In the twentieth century, dating was sometimes seen as a precursor to marriage but it could also be considered as an end-in-itself, that is, an informal social activity akin to friendship.
Dating as an institution is a relatively recent phenomenon which has mainly emerged in the last few centuries.
From the standpoint of anthropology and sociology, dating is linked with other institutions such as marriage and the family which have also been changing rapidly and which have been subject to many forces, including advances in technology and medicine.
These people will have dates on a regular basis, and they may or may not be having sexual relations.
This period of courtship is sometimes seen as a precursor to engagement.
Today, the institution of dating continues to evolve at a rapid rate with new possibilities and choices opening up particularly through online dating.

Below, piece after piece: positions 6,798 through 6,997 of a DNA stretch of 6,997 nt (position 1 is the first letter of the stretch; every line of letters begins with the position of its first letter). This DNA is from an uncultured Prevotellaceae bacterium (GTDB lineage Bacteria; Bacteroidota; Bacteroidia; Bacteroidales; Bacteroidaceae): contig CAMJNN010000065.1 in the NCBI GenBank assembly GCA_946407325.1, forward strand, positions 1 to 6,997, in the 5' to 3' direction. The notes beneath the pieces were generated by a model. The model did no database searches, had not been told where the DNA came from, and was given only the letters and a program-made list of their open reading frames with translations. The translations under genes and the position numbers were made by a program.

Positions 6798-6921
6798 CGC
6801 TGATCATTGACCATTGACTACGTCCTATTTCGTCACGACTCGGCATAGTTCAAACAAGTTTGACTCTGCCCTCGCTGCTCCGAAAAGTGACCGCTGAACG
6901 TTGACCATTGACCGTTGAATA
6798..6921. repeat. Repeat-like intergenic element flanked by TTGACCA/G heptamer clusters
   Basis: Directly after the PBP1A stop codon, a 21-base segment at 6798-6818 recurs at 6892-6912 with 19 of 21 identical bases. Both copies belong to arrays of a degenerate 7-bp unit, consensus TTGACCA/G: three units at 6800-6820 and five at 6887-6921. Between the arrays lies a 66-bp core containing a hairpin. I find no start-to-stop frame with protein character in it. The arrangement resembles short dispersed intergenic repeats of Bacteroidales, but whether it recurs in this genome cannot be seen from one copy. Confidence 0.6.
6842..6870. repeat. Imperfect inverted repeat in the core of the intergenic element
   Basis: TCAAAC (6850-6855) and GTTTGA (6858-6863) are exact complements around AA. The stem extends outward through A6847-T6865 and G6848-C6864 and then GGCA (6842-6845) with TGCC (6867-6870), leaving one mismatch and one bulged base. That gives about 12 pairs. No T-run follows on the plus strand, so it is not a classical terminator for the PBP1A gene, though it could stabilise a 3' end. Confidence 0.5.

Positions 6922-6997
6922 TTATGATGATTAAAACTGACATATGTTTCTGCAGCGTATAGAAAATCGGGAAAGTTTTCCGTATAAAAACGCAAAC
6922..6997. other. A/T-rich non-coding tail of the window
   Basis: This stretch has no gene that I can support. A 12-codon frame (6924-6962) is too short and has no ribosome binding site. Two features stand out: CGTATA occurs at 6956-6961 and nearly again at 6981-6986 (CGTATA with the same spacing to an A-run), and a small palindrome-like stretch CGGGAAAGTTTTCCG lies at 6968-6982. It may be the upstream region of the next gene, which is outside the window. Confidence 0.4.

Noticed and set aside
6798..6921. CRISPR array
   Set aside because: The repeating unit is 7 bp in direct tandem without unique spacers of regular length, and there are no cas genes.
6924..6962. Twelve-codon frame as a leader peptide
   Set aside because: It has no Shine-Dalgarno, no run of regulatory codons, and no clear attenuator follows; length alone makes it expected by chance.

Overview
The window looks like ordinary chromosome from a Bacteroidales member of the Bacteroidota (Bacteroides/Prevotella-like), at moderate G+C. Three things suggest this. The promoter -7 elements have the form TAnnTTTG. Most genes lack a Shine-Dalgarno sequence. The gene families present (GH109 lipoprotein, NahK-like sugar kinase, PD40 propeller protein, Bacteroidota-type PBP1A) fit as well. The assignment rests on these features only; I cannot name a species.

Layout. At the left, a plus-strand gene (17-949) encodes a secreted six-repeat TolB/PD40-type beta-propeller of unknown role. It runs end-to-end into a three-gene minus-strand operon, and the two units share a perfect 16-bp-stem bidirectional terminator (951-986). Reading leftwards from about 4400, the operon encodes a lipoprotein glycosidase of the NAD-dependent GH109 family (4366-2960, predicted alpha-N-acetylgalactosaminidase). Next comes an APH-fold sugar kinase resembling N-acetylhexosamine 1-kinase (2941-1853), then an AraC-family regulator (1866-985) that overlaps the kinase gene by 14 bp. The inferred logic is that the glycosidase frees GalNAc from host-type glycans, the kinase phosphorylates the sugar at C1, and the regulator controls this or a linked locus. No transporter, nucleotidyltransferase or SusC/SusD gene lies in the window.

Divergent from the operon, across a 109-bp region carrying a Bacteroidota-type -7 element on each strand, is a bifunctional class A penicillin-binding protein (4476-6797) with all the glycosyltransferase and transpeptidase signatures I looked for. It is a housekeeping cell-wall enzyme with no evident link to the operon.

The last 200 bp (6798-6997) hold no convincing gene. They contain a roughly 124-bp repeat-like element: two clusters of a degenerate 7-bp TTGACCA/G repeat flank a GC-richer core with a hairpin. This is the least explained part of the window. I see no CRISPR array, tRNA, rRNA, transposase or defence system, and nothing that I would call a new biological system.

Social rules regarding dating vary considerably according to variables such as country, social class, religion, age, sexual orientation and gender.
From about 1700 a worldwide movement perhaps described as the "empowerment of the individual" took hold, leading towards greater emancipation of women and equality of individuals.
Men and women became more equal politically, financially, and socially in many nations.
Behavior patterns are generally unwritten and constantly changing.
There are considerable differences between social and personal values.
With the use of modern technology, people can date via telephone or computer or meet in person.